Beauty is in the nose of the beholder

It's no surprise that a flower releases scent to attract a pollinator, but why would it do it hours before the pollinator is around? New research finds scent can have more than one job.

In southwestern Utah you can find wild tobacco, Nicotiana attenuata. It’s a well-studied plant with a bag of chemical tricks for tackling predators. When a caterpillar bites the plant, it can release volatile gases, attracting carnivorous bugs. These bugs can feast on any herbivores munching the plant’s leaves. But some scents are puzzling.

Nicotiana attenuata
Image: Stan Shebs / Wikipedia

Danny Kessler and colleagues looked at when N. attenuata releases benzyl acetone. The flowers attract Manduca sexta hawkmoths. It’s no surprise then that this scent is released at night when the moths are around – but that’s not when the flower starts releasing the compound. Kessler’s team found the flowers started releasing benzyl acetone up to four hours before dusk. Producing a complex hydrocarbon is a lot of effort. Why would the flowers start so early? The authors decided to find out why N. attenuata released this chemical, by seeing what happened when it didn’t.

Kessler and colleagues used two populations of tobacco. One was typical wild tobacco. The other was almost the same, except the gene for producing benzyl acetone had been silenced. So as the sun fell in the sky, this second population would produce no scent.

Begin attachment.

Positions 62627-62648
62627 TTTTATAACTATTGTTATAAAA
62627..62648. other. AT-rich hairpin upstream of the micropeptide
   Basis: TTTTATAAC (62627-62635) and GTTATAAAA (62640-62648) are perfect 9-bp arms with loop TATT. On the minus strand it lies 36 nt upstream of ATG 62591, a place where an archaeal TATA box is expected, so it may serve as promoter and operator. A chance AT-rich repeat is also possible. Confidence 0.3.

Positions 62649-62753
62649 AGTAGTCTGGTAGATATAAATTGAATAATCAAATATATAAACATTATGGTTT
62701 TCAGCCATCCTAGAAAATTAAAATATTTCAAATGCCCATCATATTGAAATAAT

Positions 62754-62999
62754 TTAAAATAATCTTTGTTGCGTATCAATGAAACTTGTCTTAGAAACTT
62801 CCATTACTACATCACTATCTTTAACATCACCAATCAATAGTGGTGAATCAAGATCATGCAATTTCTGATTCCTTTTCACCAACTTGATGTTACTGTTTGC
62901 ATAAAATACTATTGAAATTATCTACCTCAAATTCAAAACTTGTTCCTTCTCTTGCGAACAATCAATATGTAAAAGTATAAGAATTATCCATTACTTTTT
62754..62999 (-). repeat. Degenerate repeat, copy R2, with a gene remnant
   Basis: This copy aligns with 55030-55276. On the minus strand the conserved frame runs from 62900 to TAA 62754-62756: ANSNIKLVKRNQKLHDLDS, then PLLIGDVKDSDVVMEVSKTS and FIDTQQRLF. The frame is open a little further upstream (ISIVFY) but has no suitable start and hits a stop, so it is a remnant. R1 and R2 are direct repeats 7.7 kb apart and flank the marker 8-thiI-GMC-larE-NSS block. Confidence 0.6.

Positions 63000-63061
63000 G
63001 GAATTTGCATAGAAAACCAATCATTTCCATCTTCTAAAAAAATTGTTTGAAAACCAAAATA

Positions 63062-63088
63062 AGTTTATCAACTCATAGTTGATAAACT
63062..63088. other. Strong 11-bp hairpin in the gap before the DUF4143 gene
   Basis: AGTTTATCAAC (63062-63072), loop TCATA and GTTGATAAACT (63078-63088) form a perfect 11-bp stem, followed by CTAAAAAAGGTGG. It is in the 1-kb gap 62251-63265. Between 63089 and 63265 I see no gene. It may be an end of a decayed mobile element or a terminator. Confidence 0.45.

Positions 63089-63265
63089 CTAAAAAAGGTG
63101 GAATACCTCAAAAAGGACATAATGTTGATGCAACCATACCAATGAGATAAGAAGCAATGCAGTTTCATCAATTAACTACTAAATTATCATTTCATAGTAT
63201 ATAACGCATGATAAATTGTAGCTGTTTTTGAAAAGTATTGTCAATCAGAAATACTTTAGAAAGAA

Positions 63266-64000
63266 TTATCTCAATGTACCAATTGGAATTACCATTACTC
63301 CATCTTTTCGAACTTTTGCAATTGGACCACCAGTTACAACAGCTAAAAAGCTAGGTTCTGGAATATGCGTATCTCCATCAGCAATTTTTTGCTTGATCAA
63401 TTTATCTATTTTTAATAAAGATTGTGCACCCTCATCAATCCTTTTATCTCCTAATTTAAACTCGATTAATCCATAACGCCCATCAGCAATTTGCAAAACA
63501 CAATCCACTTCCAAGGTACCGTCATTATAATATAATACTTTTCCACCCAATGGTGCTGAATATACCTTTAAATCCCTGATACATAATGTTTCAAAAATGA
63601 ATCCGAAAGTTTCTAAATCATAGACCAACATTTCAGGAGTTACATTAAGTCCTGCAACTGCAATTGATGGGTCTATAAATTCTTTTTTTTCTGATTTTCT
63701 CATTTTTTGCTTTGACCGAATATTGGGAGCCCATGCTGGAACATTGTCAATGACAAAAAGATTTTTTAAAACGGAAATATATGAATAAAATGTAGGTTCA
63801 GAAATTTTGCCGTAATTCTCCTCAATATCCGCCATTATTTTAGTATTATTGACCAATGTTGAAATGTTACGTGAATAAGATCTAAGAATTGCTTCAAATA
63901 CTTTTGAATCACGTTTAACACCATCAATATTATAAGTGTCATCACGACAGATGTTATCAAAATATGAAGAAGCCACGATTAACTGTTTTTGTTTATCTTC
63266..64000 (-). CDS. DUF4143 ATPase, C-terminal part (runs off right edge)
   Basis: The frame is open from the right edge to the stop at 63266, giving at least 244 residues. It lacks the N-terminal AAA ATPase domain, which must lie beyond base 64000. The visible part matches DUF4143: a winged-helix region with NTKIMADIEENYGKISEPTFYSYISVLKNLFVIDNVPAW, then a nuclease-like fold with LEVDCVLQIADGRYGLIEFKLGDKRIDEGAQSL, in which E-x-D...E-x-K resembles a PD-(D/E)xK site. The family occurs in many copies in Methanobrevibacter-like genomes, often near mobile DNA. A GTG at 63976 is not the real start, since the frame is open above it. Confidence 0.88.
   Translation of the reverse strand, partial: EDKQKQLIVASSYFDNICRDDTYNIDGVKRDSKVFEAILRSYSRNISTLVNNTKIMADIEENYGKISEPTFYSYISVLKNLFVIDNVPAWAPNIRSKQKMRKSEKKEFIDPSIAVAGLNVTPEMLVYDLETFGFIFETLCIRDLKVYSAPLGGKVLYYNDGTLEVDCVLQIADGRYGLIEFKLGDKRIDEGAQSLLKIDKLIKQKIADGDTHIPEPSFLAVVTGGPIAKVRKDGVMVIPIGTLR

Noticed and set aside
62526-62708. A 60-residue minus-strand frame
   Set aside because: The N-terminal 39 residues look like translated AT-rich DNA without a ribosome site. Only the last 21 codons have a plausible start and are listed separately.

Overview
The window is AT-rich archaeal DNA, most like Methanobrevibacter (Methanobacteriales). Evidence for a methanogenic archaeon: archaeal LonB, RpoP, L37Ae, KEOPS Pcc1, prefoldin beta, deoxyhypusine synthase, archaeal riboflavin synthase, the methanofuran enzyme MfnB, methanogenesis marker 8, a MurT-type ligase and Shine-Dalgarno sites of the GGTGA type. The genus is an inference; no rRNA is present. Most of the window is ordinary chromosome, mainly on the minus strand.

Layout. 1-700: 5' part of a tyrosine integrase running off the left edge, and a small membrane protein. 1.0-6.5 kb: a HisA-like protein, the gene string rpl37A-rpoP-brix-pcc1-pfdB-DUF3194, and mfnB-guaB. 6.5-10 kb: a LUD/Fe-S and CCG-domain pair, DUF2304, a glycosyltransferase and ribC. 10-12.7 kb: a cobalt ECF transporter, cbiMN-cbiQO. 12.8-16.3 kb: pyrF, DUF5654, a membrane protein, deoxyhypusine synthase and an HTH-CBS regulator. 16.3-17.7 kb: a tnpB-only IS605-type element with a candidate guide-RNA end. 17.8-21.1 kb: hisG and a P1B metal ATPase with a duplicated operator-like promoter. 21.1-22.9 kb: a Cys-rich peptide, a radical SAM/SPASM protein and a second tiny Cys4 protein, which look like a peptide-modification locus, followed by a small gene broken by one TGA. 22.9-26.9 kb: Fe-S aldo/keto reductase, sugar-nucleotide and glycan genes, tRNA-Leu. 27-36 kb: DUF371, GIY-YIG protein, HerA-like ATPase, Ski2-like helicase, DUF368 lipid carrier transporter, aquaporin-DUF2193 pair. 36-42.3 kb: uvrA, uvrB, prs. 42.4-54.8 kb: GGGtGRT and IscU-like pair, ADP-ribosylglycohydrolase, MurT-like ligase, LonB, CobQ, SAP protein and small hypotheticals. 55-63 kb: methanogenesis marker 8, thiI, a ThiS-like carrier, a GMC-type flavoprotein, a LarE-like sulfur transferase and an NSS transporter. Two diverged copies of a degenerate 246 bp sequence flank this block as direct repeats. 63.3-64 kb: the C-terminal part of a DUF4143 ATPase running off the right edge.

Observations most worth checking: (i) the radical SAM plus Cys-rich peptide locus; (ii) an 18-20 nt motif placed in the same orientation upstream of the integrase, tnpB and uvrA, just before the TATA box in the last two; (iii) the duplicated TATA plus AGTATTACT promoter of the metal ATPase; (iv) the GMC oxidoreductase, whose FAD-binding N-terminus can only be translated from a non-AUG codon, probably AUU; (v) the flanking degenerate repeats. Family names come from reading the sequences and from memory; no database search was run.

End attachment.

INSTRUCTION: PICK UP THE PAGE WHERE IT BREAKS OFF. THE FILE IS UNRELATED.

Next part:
Earlier experiments had shown that that cucumber beetles Diabrotica undecimpunctata would visit the tobacco flowers if they couldn’t find enough cucumber flowers to eat. So Kessler’s team found some cucumber beetles in the morning and starved them for a few hours, to make sure they were hungry. Then they released the beetles by their tobacco plants.

When evening comes, cucumber beetles look for a place to settle down for the night. The accommodation is also a snack, so hosting a cucumber beetle is usually bad news for the plant. The botanists found that when they had a choice, the beetles didn’t just look for a plant. They smelled for one too. Or rather, if they didn’t like the smell, they’d avoid a flower. The beetles did not like the smell of benzyl acetone, so the gene-silenced flowers were the favoured hosts for the beetles. When beetles did colonise the natural tobacco plants, they tended to do damage in the older, less whiffy, flowers.

Kessler and colleagues conclude that scent is doing two jobs for N. attenuata. Not only does it attract pollinators, but it also repels pests too.

Further reading

Kessler, A. (2001). Defensive Function of Herbivore-Induced Plant Volatile Emissions in Nature. Science, 291(5511), 2141–2144. https://doi.org/10.1126/science.291.5511.2141

Kessler, D., Bing, J., Haverkamp, A., & Baldwin, I. T. (2019). The defensive function of a pollinator‐attracting floral volatile. Functional Ecology. https://doi.org/10.1111/1365-2435.13332

Schuman, M. C., Barthel, K., & Baldwin, I. T. (2012). Herbivory-induced volatiles function as defenses increasing fitness of the native plant Nicotiana attenuata in nature. eLife, 1. https://doi.org/10.7554/eLife.00007